The champion feels the Capital is a 'tricky venue for flying' as he prepares to defend his title where heat will be a significant factor.
Bonhomme is keeping his cool
ABU DHABI // Paul Bonhomme today begins his defence of what was a hard-earned and elusive Red Bull Air Race world championship, when the new season of death- defying aerobatics is launched over The Corniche, Abu Dhabi. Bonhomme, 45, finished second in both the 2007 and 2008 campaigns before realising his lifelong dream by capturing the title last year. On that occasion, he overcame defending champion Hannes Arch, the Austrian daredevil who represents Abu Dhabi, in a series of gripping aerial dogfights.
Going into today's qualifying sessions for tomorrow's race, he described himself as "quietly confident" in his quest to retain supremacy over 14 of the world's best stunt pilots in the eight-race series, which features events all over the world before concluding in Lisbon in early September. "Last year went very well," said Bonhomme, an Englishman of French ancestry. "So we have every reason to believe that this year will go well too. We are fascinated to see what happens here because it is like an unveiling time for modified planes.
"We don't know what everybody else has been doing with their aeroplanes but hopefully we are there or thereabouts in terms of being competitive but the first race of a new campaign is always a journey into the unknown." Bonhomme is pleased with the way his supporting crew members have continued to raise the bar during the briefest of close seasons since their triumphant finale in Barcelona last autumn.
"We have been busy during the winter," he said. "We have been working non-stop making modifications and sorting out all the issues with the engines. We have lightened the aircraft a lot and have got more power in the engine. Hopefully that will do the trick. "It is a case of keeping our fingers crossed. We are pretty sure that our house is in order. But you never know what the other guys have been up to."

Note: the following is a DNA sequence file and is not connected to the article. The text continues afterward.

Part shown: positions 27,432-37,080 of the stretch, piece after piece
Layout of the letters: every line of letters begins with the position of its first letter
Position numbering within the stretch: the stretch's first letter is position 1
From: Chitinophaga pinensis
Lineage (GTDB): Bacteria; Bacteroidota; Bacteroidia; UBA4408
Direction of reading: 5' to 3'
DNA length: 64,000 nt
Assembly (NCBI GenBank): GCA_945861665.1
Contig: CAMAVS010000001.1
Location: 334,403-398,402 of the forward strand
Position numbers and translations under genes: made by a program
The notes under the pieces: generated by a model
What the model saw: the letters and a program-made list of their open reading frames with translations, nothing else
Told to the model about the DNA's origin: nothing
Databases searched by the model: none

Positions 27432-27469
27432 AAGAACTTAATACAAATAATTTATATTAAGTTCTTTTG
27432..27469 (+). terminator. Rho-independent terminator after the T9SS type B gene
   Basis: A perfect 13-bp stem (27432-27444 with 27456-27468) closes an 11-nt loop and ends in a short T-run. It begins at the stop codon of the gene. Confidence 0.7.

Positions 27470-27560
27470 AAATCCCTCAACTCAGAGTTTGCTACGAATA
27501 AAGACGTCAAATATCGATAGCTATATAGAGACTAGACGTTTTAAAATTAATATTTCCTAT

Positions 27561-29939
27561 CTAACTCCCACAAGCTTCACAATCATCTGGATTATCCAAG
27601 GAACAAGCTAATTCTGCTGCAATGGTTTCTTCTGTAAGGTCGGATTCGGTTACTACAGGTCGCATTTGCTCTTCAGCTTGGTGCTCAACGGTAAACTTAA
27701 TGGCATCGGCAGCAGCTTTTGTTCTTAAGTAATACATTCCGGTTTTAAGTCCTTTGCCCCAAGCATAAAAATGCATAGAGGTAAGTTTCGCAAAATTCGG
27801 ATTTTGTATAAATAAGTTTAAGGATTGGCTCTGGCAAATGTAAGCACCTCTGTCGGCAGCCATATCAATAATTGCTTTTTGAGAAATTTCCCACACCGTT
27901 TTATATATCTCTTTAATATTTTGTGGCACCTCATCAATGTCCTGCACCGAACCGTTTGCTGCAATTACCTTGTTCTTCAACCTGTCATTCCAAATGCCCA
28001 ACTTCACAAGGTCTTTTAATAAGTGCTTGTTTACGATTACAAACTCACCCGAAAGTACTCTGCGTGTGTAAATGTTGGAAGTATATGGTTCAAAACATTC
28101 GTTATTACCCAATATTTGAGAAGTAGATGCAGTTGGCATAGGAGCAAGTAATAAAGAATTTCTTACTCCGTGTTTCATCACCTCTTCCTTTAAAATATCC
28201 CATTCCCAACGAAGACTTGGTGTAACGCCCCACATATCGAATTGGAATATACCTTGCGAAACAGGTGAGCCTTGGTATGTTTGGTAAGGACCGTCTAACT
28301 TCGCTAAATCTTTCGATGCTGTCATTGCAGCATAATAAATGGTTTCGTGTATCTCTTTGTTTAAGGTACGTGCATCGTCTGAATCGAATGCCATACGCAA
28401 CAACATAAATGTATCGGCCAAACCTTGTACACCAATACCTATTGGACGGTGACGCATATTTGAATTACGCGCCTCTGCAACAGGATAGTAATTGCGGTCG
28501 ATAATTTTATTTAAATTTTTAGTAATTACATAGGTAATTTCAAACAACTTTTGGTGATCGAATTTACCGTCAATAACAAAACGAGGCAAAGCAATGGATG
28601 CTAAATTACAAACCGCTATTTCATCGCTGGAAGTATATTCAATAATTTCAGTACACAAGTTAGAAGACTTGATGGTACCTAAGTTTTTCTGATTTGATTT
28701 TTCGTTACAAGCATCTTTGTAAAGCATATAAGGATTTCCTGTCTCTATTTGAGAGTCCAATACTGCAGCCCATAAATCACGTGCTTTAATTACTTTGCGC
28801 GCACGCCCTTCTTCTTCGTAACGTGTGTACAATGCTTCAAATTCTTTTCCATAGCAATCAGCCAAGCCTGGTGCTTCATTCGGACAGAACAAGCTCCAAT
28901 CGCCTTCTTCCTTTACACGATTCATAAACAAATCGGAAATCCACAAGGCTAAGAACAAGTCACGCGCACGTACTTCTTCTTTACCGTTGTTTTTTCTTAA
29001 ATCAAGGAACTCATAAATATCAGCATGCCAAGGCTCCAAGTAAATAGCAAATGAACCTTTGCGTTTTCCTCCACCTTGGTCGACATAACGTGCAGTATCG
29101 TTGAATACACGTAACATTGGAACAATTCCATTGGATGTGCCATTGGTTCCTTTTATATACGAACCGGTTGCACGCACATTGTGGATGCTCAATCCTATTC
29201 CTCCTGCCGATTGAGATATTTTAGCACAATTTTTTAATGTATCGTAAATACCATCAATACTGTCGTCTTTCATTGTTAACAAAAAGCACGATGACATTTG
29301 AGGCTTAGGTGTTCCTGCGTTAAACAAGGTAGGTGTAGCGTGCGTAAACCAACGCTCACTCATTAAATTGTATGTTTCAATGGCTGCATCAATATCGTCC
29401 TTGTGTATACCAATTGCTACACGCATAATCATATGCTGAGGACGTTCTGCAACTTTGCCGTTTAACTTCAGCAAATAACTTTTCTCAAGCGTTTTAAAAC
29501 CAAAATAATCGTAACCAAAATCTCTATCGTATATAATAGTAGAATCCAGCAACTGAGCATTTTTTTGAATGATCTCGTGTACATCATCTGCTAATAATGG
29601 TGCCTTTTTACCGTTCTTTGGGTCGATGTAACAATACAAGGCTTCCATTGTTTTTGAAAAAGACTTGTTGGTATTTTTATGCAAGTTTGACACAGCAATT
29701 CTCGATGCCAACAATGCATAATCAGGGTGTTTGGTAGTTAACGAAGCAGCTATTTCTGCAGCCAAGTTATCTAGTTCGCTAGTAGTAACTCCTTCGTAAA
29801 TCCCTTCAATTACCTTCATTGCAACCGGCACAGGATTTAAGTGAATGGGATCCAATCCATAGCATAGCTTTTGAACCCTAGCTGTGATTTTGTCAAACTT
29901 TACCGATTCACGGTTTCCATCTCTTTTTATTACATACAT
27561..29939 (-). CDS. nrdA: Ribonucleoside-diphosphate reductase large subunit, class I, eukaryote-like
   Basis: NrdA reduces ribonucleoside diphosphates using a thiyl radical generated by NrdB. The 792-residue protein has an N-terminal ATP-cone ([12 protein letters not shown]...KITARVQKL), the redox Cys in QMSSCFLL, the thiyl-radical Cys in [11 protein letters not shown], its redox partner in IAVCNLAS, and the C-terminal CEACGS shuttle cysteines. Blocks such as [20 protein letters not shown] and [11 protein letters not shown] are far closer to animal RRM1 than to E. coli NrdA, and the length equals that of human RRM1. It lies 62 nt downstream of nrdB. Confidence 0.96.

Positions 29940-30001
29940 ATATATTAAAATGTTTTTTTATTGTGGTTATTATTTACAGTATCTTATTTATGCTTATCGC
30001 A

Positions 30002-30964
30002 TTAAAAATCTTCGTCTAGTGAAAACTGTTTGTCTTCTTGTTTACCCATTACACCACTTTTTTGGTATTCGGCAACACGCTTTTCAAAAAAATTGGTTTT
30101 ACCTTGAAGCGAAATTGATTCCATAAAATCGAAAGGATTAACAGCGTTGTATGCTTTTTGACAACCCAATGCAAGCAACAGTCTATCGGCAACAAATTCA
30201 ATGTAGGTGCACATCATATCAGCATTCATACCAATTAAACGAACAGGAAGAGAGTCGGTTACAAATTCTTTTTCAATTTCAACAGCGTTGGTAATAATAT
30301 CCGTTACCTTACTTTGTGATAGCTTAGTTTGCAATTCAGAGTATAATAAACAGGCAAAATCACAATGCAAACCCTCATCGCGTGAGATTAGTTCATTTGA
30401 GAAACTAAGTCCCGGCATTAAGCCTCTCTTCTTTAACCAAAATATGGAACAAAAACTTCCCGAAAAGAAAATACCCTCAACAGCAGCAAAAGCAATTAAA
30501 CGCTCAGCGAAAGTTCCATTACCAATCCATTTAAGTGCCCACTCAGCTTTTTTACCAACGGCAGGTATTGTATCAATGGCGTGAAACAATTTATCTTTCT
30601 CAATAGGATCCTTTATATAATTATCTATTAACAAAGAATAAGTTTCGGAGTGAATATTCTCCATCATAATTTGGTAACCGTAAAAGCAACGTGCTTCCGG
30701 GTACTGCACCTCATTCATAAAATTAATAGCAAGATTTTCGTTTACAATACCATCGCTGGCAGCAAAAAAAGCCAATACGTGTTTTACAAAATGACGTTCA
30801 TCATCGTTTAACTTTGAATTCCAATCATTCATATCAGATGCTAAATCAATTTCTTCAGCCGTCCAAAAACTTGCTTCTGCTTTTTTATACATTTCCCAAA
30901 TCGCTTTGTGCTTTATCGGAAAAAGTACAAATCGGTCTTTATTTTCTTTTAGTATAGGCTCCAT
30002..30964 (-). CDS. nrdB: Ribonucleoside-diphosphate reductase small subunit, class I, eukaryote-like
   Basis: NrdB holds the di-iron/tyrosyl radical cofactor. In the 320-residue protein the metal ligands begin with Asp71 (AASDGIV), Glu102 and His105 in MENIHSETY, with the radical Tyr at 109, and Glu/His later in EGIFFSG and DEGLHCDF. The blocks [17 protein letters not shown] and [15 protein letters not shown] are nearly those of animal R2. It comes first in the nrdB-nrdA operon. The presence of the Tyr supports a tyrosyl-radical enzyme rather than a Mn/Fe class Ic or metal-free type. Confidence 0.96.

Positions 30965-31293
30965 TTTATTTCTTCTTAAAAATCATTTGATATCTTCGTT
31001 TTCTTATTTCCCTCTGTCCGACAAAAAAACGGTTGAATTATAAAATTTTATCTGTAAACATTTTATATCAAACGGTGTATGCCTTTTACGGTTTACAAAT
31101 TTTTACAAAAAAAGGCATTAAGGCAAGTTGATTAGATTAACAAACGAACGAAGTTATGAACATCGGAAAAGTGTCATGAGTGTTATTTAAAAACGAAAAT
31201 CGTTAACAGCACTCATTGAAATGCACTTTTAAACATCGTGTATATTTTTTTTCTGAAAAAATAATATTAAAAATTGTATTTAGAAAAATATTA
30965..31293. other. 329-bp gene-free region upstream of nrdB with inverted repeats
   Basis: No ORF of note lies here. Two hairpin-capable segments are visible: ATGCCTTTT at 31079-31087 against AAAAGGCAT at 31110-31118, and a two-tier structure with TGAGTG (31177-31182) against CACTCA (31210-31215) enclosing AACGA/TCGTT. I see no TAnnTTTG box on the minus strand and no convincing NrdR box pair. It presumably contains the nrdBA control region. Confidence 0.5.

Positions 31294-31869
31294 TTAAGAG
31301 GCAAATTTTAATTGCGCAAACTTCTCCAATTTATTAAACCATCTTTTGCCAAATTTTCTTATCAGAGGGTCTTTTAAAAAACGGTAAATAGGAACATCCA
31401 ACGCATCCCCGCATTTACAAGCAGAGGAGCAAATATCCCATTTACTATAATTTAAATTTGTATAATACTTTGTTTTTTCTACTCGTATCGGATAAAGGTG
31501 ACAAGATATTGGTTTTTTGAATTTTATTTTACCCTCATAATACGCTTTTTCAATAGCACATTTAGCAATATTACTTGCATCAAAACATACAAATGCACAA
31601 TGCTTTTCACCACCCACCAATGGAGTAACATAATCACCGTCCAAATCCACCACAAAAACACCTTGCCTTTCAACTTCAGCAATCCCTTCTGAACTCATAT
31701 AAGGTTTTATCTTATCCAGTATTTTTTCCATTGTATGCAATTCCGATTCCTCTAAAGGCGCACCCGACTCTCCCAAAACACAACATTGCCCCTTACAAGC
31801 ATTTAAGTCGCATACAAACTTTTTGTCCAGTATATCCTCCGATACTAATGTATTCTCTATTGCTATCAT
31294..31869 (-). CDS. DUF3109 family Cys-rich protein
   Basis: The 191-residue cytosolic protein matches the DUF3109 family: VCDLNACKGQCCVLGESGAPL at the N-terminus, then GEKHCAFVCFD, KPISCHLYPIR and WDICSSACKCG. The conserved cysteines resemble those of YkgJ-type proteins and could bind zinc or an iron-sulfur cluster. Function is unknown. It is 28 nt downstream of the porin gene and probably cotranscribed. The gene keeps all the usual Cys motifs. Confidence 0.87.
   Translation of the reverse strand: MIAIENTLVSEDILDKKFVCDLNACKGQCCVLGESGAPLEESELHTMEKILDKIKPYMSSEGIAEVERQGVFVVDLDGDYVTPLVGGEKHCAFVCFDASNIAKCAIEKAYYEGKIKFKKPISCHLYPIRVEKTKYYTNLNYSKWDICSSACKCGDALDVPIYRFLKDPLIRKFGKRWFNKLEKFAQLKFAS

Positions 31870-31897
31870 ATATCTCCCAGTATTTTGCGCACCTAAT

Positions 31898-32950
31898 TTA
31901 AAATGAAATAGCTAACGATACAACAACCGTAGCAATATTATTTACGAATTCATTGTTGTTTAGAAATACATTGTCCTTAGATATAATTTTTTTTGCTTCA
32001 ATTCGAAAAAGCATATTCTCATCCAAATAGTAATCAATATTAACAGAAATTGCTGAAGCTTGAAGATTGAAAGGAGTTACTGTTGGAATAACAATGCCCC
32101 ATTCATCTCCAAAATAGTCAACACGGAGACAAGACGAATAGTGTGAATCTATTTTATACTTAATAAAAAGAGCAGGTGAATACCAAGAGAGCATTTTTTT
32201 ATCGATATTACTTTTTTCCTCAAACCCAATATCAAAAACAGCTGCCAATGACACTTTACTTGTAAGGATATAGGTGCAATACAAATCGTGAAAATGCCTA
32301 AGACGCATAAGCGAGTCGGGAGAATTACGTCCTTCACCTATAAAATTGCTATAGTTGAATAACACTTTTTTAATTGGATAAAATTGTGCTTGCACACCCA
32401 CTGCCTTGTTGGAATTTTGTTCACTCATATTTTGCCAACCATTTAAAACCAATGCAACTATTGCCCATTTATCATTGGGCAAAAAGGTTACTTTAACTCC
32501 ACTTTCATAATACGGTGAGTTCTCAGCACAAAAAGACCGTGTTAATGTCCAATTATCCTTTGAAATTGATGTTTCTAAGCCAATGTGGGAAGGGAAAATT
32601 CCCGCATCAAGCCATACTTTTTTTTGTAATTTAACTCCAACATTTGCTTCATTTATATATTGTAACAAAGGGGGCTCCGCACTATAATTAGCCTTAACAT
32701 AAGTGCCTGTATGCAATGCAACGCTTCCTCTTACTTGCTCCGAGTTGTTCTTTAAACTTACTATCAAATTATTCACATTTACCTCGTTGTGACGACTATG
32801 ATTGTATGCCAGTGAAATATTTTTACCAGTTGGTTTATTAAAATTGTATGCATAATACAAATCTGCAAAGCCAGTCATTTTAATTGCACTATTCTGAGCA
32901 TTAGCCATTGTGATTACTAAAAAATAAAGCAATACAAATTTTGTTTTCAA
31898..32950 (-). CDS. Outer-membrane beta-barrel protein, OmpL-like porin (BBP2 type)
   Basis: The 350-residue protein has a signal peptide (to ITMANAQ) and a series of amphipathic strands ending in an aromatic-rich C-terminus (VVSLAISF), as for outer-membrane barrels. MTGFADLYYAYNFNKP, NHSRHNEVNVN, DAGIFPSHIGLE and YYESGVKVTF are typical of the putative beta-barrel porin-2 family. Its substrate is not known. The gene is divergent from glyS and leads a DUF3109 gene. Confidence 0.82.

Abu Dhabi, in the opinion of Bonhomme, is a tricky venue for man and flying machine. "The significant thing here is the heat," he said. "The engine likes cooler air and so does the propeller. "The aircraft doesn't perform as well here as it does in other cooler countries. We spend most of the week trying to keep the engine cool and me cool both mentally and physically. If we manage to achieve that we are doing well."
Is the world champion a cool customer, then? "I am probably all right on the mental side. I do get a little bit wound up at times but I think that is healthy. If you were super cool all the time you could miss out on a vital part either from a safety point of view or from a racing viewpoint. So you need to get a bit agitated at times for it all to work." His appetite for the thrills and spills of the Red Bull battle has not diminished with advancing years. "I love it," he said. "The competitive element is what it is all about. It is very satisfying to beat the other guys at this level.
"Every year the aeroplanes get more advanced and go faster and the organisers keep bringing in rules to slow us down. It's a never ending process but so exciting for all of us." Today's qualifying, which offers a bonus point to the man who proves himself fastest around the winding Corniche obstacle course, determines the starting order for tomorrow's race from which the winner will earn 12 points and the runner-up, 10. Points are then awarded in descending order down to 11th place.
Bonhomme's world championship-winning aggregate last year was 67 points, seven more than runner-up Arch. @Email:firstname.lastname@example.org